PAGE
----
RAM Cache and what it can do for you

Hello everybody, I wanted to share my experience with RAM Caching and to give people more of an understanding on what it is and what it does for your Computer.

First off I need to explain a little about what RAM Caching actually is. A true RAM cache is a software selected area of your system's RAM that is set aside and can only be used by that program as a means of reading and writing data to an SSD or HDD. The larger area of space you give a software program access to makes your RAM Cache more effective with large file transfers. The software utilizes a math algorithm to defer blocks of data before they get written back to the SSD or HDD, then systematically re-writes the data back to the SSD or HDD. This algorithm also has a Cache flush feature. After a certain amount of time has passed (that you are allowed to specify) it will attempt to write all of the remaining deferred blocks to the SSD or HDD, if they are not relevant anymore they are dumped to trim and deleted.

In my experiment I setup my system, a Seagate 2TB Barracuda LP, 16GB Mushkin DDR3 2400 MHz RAM running at 2133 MHz, with a 6144MB RAM Cache. I used a 16KB block size to save on overhead and tested performance using Crystal Disk Mark with a 4000MB Data set and ran 4 iterations of each test. Read and write performance from my OS partition of my RAM Cached 2TB Seagate Barracuda LP (This is a SATA II device):

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CrystalDiskMark 3.0.2 x64 (C) 2007-2013 hiyohiyo

Crystal Dew World : http://crystalmark.info/

* MB/s = 1,000,000 byte/s [SATA/300 = 300,000,000 byte/s]

Sequential Read :  3985.087 MB/s

Sequential Write :  4904.185 MB/s

Random Read 512KB :  3853.622 MB/s

Random Write 512KB :  4736.575 MB/s

Random Read 4KB (QD=1) :   599.083 MB/s [146260.6 IOPS]

Random Write 4KB (QD=1) :   329.971 MB/s [ 80559.4 IOPS]

Random Read 4KB (QD=32) :   529.485 MB/s [129268.9 IOPS]

Random Write 4KB (QD=32) :   413.839 MB/s [101034.8 IOPS]

Test : 4000 MB [C: 52.2% (189.2/362.6 GB)] (x4)

Date : 2013/09/16 1:45:25

OS : Windows 7 Home Premium Edition SP1 [6.1 Build 7601] (x64)

 

I would ignore the Sequential reads/writes and Random 512KB reads/writes as those are pure RAM data transfer rates. The interesting part is when you get to Random 4KB reads/writes. These are my control tests with the same data set without a RAM Cache. (This test took 3 times as long as the Cached test)

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CrystalDiskMark 3.0.2 x64 (C) 2007-2013 hiyohiyo

Crystal Dew World : http://crystalmark.info/

* MB/s = 1,000,000 byte/s [SATA/300 = 300,000,000 byte/s]

Sequential Read :   124.634 MB/s

Sequential Write :   118.010 MB/s

Random Read 512KB :    32.618 MB/s

Random Write 512KB :    43.258 MB/s

Random Read 4KB (QD=1) :     0.358 MB/s [    87.4 IOPS]

Random Write 4KB (QD=1) :     0.524 MB/s [   128.0 IOPS]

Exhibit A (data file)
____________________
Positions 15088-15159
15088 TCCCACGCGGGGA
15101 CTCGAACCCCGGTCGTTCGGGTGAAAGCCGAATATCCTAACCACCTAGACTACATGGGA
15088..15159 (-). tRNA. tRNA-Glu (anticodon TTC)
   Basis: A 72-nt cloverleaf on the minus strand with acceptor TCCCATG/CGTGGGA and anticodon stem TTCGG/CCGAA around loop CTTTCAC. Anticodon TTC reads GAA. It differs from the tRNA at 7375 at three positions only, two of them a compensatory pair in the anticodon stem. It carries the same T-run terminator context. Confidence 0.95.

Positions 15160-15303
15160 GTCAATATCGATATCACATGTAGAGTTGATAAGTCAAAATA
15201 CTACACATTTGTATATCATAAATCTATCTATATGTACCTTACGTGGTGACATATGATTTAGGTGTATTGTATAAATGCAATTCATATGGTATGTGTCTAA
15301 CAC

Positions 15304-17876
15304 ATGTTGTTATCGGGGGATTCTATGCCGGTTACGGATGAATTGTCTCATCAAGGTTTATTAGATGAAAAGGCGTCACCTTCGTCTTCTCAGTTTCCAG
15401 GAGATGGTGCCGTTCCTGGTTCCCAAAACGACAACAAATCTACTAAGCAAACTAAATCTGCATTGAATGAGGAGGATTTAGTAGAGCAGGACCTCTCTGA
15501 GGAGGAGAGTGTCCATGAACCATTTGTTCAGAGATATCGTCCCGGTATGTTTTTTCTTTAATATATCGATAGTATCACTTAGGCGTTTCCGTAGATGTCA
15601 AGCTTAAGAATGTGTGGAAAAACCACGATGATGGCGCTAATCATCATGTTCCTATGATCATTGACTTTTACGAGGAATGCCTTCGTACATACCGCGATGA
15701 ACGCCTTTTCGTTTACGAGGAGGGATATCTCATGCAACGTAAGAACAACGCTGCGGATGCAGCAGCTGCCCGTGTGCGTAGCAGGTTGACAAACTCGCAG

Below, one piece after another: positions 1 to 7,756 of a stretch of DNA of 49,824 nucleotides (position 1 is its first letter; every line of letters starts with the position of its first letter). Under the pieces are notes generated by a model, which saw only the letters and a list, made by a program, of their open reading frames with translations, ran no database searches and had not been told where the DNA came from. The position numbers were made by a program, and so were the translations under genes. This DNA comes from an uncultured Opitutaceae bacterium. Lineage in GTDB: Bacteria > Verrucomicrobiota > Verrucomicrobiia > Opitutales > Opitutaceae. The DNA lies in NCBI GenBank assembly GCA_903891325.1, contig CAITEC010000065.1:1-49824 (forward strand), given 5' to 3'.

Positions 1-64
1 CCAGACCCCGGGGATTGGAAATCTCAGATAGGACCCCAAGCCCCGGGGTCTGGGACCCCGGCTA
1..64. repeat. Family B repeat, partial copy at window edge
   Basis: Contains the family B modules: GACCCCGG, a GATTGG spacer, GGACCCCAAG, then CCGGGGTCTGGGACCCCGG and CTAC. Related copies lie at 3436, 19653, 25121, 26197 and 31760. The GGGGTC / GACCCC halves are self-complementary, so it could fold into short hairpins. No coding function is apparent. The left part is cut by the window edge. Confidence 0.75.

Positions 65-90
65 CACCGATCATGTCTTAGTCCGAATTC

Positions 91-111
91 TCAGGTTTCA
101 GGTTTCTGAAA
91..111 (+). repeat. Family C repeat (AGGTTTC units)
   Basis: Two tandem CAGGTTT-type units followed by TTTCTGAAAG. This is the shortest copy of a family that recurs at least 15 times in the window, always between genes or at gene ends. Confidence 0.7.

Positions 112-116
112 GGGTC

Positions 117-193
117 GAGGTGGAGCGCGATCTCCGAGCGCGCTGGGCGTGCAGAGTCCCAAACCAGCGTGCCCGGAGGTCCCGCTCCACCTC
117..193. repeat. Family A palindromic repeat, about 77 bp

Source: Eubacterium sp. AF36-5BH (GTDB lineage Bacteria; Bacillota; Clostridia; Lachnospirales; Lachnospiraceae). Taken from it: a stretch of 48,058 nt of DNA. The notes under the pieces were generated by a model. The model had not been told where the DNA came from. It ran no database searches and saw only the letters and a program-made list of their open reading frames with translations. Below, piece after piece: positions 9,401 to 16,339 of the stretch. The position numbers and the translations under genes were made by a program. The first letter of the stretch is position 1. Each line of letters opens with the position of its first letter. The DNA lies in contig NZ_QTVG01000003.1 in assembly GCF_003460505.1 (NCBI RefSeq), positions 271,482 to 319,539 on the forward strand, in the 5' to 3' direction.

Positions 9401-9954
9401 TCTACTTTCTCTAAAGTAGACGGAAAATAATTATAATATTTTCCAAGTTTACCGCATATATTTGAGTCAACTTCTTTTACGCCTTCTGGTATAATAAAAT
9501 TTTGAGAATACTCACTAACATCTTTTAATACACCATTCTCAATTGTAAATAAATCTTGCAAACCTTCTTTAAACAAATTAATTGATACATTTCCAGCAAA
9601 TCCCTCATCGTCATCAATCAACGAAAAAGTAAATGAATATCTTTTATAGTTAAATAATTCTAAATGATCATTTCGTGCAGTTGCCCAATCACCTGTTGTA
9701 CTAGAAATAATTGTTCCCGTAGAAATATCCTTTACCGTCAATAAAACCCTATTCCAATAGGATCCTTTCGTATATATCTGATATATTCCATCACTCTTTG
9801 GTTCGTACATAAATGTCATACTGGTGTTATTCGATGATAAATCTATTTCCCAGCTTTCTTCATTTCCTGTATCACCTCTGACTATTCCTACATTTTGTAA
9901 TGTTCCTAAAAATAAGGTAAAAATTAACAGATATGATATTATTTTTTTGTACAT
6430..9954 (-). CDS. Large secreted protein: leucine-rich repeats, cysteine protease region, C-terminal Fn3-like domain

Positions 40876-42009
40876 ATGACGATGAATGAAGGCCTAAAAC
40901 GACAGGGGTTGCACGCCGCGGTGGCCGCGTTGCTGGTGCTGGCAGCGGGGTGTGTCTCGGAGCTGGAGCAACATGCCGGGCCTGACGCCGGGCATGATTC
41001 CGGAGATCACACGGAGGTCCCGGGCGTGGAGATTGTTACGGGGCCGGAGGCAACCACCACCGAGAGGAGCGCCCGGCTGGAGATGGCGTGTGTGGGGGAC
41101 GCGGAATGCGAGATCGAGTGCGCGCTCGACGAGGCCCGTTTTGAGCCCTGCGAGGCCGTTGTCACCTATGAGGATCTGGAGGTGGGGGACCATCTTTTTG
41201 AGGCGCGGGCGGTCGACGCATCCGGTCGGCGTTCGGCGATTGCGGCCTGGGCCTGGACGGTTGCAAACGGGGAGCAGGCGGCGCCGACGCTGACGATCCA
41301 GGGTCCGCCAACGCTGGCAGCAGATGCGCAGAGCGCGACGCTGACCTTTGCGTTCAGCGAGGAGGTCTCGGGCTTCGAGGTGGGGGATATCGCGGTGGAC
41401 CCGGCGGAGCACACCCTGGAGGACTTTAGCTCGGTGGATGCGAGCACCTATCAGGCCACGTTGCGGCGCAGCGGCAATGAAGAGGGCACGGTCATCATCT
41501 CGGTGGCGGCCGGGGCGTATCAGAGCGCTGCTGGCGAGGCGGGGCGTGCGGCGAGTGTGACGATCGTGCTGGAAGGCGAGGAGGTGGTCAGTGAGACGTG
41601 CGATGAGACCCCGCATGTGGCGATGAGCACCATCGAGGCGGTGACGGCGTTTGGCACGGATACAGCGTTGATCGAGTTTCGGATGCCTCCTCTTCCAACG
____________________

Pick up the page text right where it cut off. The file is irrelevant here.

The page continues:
Random Read 4KB (QD=32) :     0.342 MB/s [    83.5 IOPS]

Random Write 4KB (QD=32) :     0.546 MB/s [   133.2 IOPS]

Test : 4000 MB [C: 52.2% (189.2/362.6 GB)] (x4)

Date : 2013/09/16 2:30:16

OS : Windows 7 Home Premium Edition SP1 [6.1 Build 7601] (x64)

Pretty pathetic from a SATA II generation green drive, eh?

Ok, so what does this mean in terms of real world performance? Programs load much faster and web pages within web browsers load faster. Files up to a maximum size of your RAM Cache will transfer between drives at a much faster rate than a normal HDD or SSD can.The downside to RAM Caching, is if you have to transfer file sizes that are extremely large, like 10GB or larger. This will require more RAM in your system to get a large enough RAM Cache so that you don't run into a problem of your Cache filling up with part of the file then having to flush that stored data before it can read more data during a transfer. My personal opinion, is that most users would be ok with 16GB of RAM and a 6GB RAM Cache as most users do not transfer files larger than 6GB that often.

I do not have an SSD to give you performance numbers with a RAM Cache, but I can assure you they eclipse the numbers of my HDD by a steep margin, especially Random 4K reads/writes.

As a precaution I must note, If you wish to have RAM cache accelerated writes, because the data is held in RAM, you run the risk of data corruption if you loose power to the system unless a UPS is implemented.

All tests were done with Crystal Disk Mark v3.0.2 x64 and can be found at this link: http://crystalmark.info/software/CrystalDiskMark/index-e.html

RAM Caching done by PrimoCache Beta v0.9.1 which can be found at this link: http://www.romexsoftware.com/en-us/primo-cache/download.html

 

I need to add an addendum to this thread.

If you want to be able to Cache your OS and any other sensitive data with the writes being held in RAM, I would suggest isolating a small secondary HDD with a partition for keeping daily OS image backups. You can have Windows 7 do a daily overnight backup with an entire OS partition copy to the segregated HDD that has no caching on it. It's not fool proof but it's a lot better to be able to backup your OS and EFI boot partitions that way you at least have somewhere to start back from if you should experience an OS corruption from a power loss during an important data write.